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No. 55 Crimson Falls Short of Earning Share of Ivy League Title

It all came down to freshman Hannah Morrill’s matchup with the Big Green’s Georgiana Smyser to determine the winner of the matchup and also potentially clinch a share of the Ivy League title. Morrill won the first set before Smyser challenged the rookie and took the second one, 6-3. Morrill was up early in the third set but ultimately dropped the matchup, 6-3.
It all came down to freshman Hannah Morrill’s matchup with the Big Green’s Georgiana Smyser to determine the winner of the matchup and also potentially clinch a share of the Ivy League title. Morrill won the first set before Smyser challenged the rookie and took the second one, 6-3. Morrill was up early in the third set but ultimately dropped the matchup, 6-3. By Martin C. Ye
By Stephanie E. Herwatt, Crimson Staff Writer

Going into the last weekend of Ivy play, two things needed to happen for the No. 55 Harvard women’s tennis team to earn a five-way share of the Ivy League title: a win over No. 56 Dartmouth, and No. 50 Brown to defeat No. 34 Yale.

But the chance slipped away, with the Crimson (9-9, 4-3 Ivy) falling, 4-3, in a close match against the Big Green (14-8, 6-1) at the Murr Center on Saturday afternoon.

“It was a very exciting match that came down to the very last match in singles,” Harvard coach Traci Green said. “My hat goes out to Dartmouth for the way they competed and the way they played.”

The Crimson started off strong, claiming the doubles point with victories on the No. 1 and No. 2 courts.

The top pair of sophomores Hideko Tachibana and Kristin Norton finished first, toppling their opponents, 8-2, to give Harvard the edge in doubles play.

The No. 2 duo of junior co-captain Holly Cao and freshman Hannah Morrill followed, defeating Big Green seniors Ryan Reichel and Sabrina Stewart, 8-5, to secure the doubles point for the Crimson.

“The doubles point is the first point of the match, so it’s crucial that we get off to a good start,” Cao said. “But in the end, it’s only one point of the seven, so you still have to perform well in singles.”

On the No. 1 court, No. 79 Cao made quick work of Dartmouth senior Molly Scott to earn the singles win in straight sets, 6-2, 6-0.

But the Big Green took back the momentum to tie up the match, 2-2, as both Blosser and junior Samantha Gridley fell in straight sets to Reichel and sophomore Christina Danosi on the No. 4 and No. 6 courts, respectively.

Tachibana regained Harvard’s edge with a victory at the No. 2 spot against Dartmouth sophomore Sarah Leonard, posting a scores of 6-3, 6-2.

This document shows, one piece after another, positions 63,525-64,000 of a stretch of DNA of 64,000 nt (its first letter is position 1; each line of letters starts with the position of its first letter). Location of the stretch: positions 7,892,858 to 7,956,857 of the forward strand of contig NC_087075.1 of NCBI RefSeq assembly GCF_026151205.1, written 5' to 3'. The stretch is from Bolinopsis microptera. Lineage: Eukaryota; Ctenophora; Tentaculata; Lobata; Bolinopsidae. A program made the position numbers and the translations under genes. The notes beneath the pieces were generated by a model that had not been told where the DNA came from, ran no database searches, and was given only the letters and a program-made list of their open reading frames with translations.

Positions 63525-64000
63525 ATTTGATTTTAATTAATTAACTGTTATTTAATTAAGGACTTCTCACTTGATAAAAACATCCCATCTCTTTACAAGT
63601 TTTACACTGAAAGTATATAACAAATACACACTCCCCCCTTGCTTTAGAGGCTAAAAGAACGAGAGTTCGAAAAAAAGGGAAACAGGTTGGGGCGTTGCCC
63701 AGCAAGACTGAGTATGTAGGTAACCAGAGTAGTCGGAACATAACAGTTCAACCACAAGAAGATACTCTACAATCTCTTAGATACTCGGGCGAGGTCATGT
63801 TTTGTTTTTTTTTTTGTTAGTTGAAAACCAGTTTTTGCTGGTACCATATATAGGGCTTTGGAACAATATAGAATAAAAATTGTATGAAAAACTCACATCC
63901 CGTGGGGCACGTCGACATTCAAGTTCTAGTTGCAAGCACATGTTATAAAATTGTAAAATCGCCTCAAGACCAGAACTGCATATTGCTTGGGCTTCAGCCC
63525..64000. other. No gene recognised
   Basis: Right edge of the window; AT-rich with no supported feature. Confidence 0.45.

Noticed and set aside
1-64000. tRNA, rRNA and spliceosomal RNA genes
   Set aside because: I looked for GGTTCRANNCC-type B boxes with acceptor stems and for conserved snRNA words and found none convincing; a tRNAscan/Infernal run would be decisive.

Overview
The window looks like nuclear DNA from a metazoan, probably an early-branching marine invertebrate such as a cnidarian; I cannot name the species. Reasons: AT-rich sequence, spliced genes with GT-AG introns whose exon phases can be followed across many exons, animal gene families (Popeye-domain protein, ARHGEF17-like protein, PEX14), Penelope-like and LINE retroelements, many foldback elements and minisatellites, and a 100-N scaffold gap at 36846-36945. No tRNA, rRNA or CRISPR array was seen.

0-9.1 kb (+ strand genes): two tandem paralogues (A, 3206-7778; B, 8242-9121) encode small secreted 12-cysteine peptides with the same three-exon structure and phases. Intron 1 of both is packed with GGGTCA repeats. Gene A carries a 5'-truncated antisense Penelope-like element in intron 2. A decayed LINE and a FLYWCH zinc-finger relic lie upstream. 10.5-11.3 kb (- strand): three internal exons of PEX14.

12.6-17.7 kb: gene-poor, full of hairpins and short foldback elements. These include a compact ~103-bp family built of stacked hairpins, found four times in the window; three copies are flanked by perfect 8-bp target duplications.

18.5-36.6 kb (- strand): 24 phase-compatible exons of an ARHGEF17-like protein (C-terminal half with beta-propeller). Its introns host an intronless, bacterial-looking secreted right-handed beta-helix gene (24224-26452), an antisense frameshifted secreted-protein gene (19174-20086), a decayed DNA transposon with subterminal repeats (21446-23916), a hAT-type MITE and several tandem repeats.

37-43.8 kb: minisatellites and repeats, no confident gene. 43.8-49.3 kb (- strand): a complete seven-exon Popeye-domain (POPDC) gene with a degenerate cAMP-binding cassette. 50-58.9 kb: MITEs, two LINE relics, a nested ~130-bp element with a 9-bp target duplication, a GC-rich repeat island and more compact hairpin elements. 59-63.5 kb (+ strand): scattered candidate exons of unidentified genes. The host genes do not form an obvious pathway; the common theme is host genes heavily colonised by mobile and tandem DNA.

But with two matches still to play, it was anybody’s game.

On the No. 3 court, the Big Green stayed alive as freshman Melissa Matsuoka defeated Norton in a close match, 6-4, 6-4.

With the overall score now tied up at 3-3, all eyes were on court No. 5.

Morrill took the lead, winning the first set, 6-3, but Dartmouth senior Georgiana Smyser fought back to claim the second set, 6-3.

Both teams’ chance at the Ivy title would come down to the third and final set.

Morrill grabbed an early lead, up 2-1, but Smsyer regained momentum to take the final set, 6-3, to clinch the victory and a share of the title for her squad.

“As a freshman, Hannah has improved so much this season,” Cao said. “Even though she lost, she did a really great job and kept her composure, and we are proud of her.”

With the Bulldogs downing the Bears, 4-3, Yale and the Big Green tied for the top spot in the league. The Bulldog win also signified that the Crimson had no chance of sharing the title.

“Every single team in the Ivy League has been playing well,” Green said. “It speaks volumes about the league how there are so many ranked teams now, and any team can win on any given day. Overall, we have made a lot of progress internally this season…We are going to take every single win and every single loss and learn from it.”

“In singles, there were a lot of close matches that could have gone either way,” Cao said. “But when it came to the big points, Dartmouth did slightly better than us, and that’s what made the difference today. Overall though, as a team, we’ve done a better job of supporting each other and have made a lot of big strides throughout the season. We’ve done a good job and have a lot to be proud of.”

—Staff writer Stephanie E. Herwatt can be reached at sherwatt@college.harvard.edu.

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Women's Tennis